Once additional laboratory tests (blood samples) have determined that a potential donor matches a patient, the volunteer must decide whether to donate. Before making a final commitment to donate, the potential donor attends a thorough information session. It is requested that a family member or close friend attend with you. As it was explained to me, the donor is more concerned with the recipient than with themselves. The person accompanying the donor will more likely be more concerned with what happens to them. During this conference you speak to doctors, watch a video, and receive extensive educational materials. After the information session and a thorough physical examination, the potential donor decides whether to become a donor. Before signing the "Intent to Donate" form, the potential donor must be certain about his or her decision to donate marrow. After the donor signs the "intent", the potential recipient undergoes a pre-transplant treatment of chemotherapy and/or radiation therapy to wipe out all disease. They need to get the patient as healthy as possible (in remission for three months) and then they eradicate his or her marrow, preparing them for the healthy donation. Because the treatment destroys the immune system, the potential recipient will most likely die if he or she does not receive a marrow transplant.

How is the marrow collected?

Typically, the donor enters the hospital on the day of the marrow donation. Donors remain in the hospital for several hours or overnight after the marrow collection. All donors receive general anaesthesia for the procedure. The liquid marrow is removed from the rear of the pelvic bone using a special needle and syringe. This process generally lasts 60 minutes. The amount of the marrow taken depends on the weight of the recipient. A child takes needs less than an adult. The removal of marrow does not affect the white cells or platelet count; and is completely replenished in 4-6 weeks. After the marrow is collected, it is immediately rushed to the waiting recipient. At this time, the patient is in isolation due to his/her immunity system being drastically lowered from chemo/radiation. The marrow enters the patient intravenously. Is marrow donation painful for the donor? Because anesthesia is used, the collection procedure is painless. Donors can expect to feel some discomfort in their lower back for several days following the donation. Some donors compare the discomfort to the pain experienced after falling on their tailbone, while others describe it as similar to muscle pain.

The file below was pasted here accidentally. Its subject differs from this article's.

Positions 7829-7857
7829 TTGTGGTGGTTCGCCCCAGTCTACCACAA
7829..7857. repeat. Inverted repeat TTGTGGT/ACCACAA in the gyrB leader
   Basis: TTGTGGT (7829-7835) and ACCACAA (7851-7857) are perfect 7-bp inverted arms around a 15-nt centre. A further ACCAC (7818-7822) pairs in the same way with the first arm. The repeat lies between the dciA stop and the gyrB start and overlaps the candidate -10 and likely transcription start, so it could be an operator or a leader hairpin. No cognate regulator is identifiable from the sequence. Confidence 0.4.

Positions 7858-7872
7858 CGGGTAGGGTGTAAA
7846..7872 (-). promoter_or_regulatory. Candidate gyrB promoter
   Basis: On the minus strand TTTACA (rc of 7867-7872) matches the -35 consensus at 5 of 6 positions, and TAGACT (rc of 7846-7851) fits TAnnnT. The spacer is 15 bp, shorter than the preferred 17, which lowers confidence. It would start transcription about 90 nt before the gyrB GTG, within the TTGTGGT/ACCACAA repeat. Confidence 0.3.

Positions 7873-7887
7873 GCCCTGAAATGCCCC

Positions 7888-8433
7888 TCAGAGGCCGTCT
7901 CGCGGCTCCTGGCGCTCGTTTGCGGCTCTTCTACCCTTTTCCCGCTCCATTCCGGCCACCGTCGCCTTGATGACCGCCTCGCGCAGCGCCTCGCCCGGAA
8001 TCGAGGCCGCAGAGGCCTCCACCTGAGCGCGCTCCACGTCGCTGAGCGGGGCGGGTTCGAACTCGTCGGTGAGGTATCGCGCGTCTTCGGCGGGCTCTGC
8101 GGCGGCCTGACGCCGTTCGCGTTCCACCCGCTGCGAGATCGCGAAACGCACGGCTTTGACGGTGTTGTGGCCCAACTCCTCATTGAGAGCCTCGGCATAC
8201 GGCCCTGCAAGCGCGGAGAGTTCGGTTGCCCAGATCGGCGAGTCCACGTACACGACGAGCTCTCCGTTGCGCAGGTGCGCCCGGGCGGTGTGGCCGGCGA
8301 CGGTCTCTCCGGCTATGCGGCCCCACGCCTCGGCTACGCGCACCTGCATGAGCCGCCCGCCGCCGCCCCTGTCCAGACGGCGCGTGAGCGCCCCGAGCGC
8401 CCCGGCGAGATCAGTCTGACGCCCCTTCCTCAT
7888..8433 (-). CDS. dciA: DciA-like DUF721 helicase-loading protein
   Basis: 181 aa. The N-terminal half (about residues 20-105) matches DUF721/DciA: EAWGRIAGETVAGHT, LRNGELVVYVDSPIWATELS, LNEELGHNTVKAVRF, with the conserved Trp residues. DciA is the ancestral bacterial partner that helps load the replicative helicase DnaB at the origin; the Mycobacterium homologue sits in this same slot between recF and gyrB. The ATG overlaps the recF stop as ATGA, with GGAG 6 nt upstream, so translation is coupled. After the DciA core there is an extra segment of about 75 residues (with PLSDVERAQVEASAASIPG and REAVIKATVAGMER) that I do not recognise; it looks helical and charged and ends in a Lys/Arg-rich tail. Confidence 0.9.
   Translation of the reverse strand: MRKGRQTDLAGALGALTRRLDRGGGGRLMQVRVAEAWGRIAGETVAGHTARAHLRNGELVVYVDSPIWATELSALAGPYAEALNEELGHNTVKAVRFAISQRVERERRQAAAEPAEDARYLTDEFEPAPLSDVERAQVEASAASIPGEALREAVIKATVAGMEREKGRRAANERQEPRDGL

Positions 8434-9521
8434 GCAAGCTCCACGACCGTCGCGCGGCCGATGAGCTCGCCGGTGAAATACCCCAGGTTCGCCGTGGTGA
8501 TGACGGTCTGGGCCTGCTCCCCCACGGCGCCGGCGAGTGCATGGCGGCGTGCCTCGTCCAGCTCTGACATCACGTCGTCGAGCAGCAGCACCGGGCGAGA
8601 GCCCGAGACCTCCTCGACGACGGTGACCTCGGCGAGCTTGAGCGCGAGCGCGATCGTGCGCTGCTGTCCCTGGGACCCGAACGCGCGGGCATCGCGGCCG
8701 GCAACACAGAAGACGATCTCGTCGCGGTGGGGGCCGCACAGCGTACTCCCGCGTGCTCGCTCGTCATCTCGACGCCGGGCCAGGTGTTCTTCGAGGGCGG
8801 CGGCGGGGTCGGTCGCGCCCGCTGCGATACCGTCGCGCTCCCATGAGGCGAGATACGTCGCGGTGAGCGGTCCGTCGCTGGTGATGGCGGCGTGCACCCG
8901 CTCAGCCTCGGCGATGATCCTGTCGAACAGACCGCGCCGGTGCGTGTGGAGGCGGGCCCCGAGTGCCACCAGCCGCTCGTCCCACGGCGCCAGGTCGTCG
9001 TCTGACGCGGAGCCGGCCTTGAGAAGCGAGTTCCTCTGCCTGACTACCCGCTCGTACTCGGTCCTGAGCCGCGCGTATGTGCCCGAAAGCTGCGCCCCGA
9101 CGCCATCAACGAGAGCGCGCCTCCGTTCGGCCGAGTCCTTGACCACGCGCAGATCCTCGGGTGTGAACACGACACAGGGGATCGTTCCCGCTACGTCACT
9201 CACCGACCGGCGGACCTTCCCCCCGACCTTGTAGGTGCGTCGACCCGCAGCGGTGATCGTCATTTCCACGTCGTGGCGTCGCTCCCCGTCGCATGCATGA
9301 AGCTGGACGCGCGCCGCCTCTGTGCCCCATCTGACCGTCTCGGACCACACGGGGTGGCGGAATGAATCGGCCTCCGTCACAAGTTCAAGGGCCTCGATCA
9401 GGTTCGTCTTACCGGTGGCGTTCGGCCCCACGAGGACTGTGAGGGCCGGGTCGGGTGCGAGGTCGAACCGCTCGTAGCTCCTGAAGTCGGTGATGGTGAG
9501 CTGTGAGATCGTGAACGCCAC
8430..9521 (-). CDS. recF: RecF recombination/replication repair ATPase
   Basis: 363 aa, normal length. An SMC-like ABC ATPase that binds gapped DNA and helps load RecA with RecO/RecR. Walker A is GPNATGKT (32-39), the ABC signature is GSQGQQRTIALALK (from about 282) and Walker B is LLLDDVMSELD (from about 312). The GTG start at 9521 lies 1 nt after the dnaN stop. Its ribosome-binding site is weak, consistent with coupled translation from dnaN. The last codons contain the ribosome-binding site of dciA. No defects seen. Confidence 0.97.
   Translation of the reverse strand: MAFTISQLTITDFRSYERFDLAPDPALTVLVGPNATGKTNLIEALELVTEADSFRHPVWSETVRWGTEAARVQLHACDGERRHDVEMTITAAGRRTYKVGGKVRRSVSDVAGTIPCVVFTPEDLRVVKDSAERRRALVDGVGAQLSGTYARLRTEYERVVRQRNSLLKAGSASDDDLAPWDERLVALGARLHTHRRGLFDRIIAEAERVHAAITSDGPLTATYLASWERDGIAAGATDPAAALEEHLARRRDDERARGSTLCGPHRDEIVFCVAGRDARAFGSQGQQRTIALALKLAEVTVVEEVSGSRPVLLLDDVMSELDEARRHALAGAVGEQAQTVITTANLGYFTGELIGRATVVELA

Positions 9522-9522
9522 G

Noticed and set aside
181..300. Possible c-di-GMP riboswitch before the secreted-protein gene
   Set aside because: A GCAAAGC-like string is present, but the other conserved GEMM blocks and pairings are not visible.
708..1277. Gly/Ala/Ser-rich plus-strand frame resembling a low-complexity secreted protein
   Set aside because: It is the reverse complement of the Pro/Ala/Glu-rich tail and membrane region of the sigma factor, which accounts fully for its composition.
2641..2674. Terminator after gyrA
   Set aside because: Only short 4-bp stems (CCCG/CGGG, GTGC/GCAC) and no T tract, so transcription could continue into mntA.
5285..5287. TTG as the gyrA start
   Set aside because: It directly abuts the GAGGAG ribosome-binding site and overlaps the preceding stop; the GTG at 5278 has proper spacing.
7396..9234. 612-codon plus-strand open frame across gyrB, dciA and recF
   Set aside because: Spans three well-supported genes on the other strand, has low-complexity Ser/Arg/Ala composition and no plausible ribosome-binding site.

After joining the NMDP Registry

Sometimes there are circumstances that cause donors to be unavailable when called upon. However, when patients are searching, time is essential and knowledge of the availability of donors is crucial. If there is a change in address, a significant change affecting long-term health or a change in personal commitment to be a potential marrow donor, the NMDP encourages volunteers to notify their donor center immediately.

Blood donation

A patient waiting for a marrow transplant also uses a lot of blood and blood products. Therefore, weather or not you choose to become a marrow donor or not, the NMDP encourages you to become regular blood, platelet and plasma donors.

Thinker's Anonymous
by Stacy Reese

It started out innocently enough. I began to think at parties now and then to loosen up. Inevitably, though, one thought led to another, and soon enough, I was more than just a social thinker.

I began to think alone - "to relax," I told myself - but I knew it wasn't true. Thinking became more and more important to me and finally I was thinking all the time. I began to think on the job. I knew that thinking and employment didn't mix, but I couldn't stop myself.

I began to avoid friends at lunchtime so that I could read Thoreau and Kafka. I would return to the office dizzied and confused, asking, "What is it exactly we are doing here?"

Things weren't going so great at home either. One evening I had turned off the TV and asked my wife about the meaning of life. She spent that night at her mother's.

I soon had a reputation as a heavy thinker. One day the boss called me in. He said, "Billy Joe, I like you, and it hurts me to say this, but your thinking has become a real problem. If you don't stop thinking on the job, you'll have to find another job." This gave me a lot to think about.

I came home early after my conversation with the boss. "Honey," I confessed, "I've been thinking..."

"I know you've been thinking," she said, "and I want a divorce!"

"But Honey, surely it isn't that serious?"

"It is serious," she said, lower lip aquiver. "You think as much as college professors, and college professors don't make any money, so if you keep on thinking, we won't have any money!"

"That's a faulty syllogism," I said impatiently, and she began to cry.

I'd had enough. "I'm going to the library," I snarled as I stomped out the door.

I headed for the library, in the mood for some Nietzsche, with a PBS station on the radio. I roared into the parking lot and ran up to the big glass doors... they didn't open. The library was closed.

To this day, I believe that a Higher Power was looking out for me that night.

As I sank to the ground, clawing at the unfeeling glass, whimpering for Zarathustra, a poster caught my eye. "Friend, is heavy thinking ruining you life?" it asked. You probably recognize that line. It comes from Thinker's Anonymous.

Which is why I am what I am today: a recovering thinker. I never miss a TA meeting. At each meeting, we watch a non-educational video - last week it was "Porky's". Then we share experiences about how we avoided thinking since the last meeting.

I still have my job, I attend church regularly, and things are a lot better at home. Life just seemed... easier, somehow, as soon as I stopped thinking.

Thursday, August 19, 1999